Jacob: Is this how come you were still picking your nose when the season started, but catching on fire to put the heat on Quique, Weo and Franklin midway through? And how is it that you fell short of first overall?

Mark: I credit some of this work that I put in up front, but don’t regret it, otherwise I might have obsessed each week on who I would pick. I did have to update some stats on a weekly basis, but it was fun to see it pay off. I do regret not starting this from week 1, when I was even picking ties if I remember correctly.

Jacob: And kissing your sister?

Mark {sigh}: No, but I also figured out other tricks that cost me points well into the second half of the season, such as wasting time trying to guess who was starting each week, even not picking hot scorers I had doubts would play, often settling for second rate scorers, or worse, picking scorers I thought would play but didn’t. I noticed the leader “Strev87” one week had picked Berbatov out of the blue for 3 points even though he never starts, and he scored a hat trick for 9 points. It was pretty late when I figured out you can see team lineups about a half an hour before kickoff for any match, and can change scorers right up to the last minute. I really regret not figuring this out sooner, because I now realize most of the leaders in the top 10 never pick players who don’t start, so they must have known about this sooner. I think it could have made a difference.

Jacob: Do you have any more advice?

Mark: My advice to my AtlantaSoccerNews team mates, being fair and sporting so the playing field is level, is to keep an eye out for starting lineups, and have a list of backup scorers ready in case your first picks don’t start. As for coming in 2nd, it was probably too late to catch the leader by the time I figured it all out, but I did notice him picking ties like he couldn’t run out of sisters to kiss, so I think I can best him next year.

Jacob: Aren’t you worried that after I print this story and expose all your secrets, everyone will copy your ideas and maybe beat you next season?

Mark: Sort of, kind of, but not really. First, I like to exchange my ideas as an open source, particularly since these guys are my team mates, and if AtlantaSoccerNews does that much better for the free exchange of ideas, then we will be a hard team to beat next year. As for someone using my own ideas to beat me, I am always finding ways to improve my calculations. At first, I based my goal scorers chances of scoring in a given game on how many goals they scored over the last few years or about 100 games, not even paying attention to those scoring less than 10% of the time. But then later in the season, I found a website that gave how well each player was doing in the EPL this season on a goals per minute basis. I not only considered the long term and current season statistics, but I even compared with some betting websites to see if for some reason some of my top picks were not favored by people putting their money down. As a rule of thumb, if people weren’t willing to bet on it, there may have been a good reason. I have more ideas for the future, so my methods are constantly evolving. I am not worried about others on my team catching up to me, I want a good fight, and I want us to do better as a whole.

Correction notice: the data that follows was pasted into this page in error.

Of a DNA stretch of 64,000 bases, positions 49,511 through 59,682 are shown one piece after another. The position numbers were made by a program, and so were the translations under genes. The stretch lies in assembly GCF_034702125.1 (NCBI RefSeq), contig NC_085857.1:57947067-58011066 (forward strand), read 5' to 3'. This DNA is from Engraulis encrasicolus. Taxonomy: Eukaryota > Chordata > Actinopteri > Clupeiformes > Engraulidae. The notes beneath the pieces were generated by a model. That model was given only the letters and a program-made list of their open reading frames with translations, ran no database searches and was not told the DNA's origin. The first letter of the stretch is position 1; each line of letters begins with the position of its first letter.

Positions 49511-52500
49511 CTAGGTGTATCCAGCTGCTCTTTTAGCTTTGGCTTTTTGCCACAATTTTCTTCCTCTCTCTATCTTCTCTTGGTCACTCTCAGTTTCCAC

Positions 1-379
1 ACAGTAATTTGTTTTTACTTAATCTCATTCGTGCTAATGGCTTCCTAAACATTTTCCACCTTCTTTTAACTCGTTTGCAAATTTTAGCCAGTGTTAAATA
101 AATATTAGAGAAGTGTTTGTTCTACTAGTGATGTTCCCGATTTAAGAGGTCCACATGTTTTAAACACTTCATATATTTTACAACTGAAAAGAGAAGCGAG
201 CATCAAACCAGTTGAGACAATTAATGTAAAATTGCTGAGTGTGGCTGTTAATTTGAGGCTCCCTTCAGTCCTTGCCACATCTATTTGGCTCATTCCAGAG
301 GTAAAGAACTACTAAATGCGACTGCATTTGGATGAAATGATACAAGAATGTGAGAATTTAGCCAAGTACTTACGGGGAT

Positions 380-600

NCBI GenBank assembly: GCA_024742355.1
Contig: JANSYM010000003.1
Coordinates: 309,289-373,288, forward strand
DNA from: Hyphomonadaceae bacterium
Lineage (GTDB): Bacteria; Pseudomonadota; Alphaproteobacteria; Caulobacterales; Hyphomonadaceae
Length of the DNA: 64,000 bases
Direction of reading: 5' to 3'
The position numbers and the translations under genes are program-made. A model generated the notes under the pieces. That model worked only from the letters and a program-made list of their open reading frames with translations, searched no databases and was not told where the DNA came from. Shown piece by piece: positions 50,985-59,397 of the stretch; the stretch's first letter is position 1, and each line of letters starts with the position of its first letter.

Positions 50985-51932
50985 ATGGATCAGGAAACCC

Jacob: Yes, you beat second place Franklin by over 60 points and your friends and supposed “Colombian brothers” by about 100 points. Would you say that others in AtlantaSoccerNews couldn’t predict themselves out of a wet paper sack?

Mark: Oh sir, how rude! Might I point out that these three people you mentioned along with myself and any 5th person among 3 who came in close behind would have made the best team of 5 in the entire PredictTheScore?! Mind your manners, sir!

Jacob: Forgive me. One last question, do you think Man United will bounce back next year to reclaim the title from Man City, or maybe some other team?

Mark: Maybe yes, though I’m going to start out next season with Man City as the favorite, since they had a better goal difference, but remember they were tied in points at the end of the season, so it’s going to be close.

Jacob: Would you say then that Man City and Man United were like kissing sisters?

Mark: You could say that, but Man City was the more attractive sister.

Jacob: What about Liverpool? They had a tough season, sacking their manager Kenny Dalglish and having disappointing seasons from the likes of Andy Carroll.

Mark: Sir, the possibility of successfully navigating an asteroid field is approximately 3,720 to 1. That’s about the same as Liverpool winning the English Premier League.

Jacob: Never tell me the odds! So there you have it, the Life and Times of Mark Stevens. Thank you Mark, and may the force be with you {curtsey}!

Mark: And also with you!”

funny_soccer2 ENGLISH PREMIER LEAGUE CHAMPION PROGNOSTICATOR SPEAKS: AN INTERVIEW WITH A ROBOT, BY JACOB HOFFMEISTER

Leave a Reply

Your email address will not be published. Required fields are marked *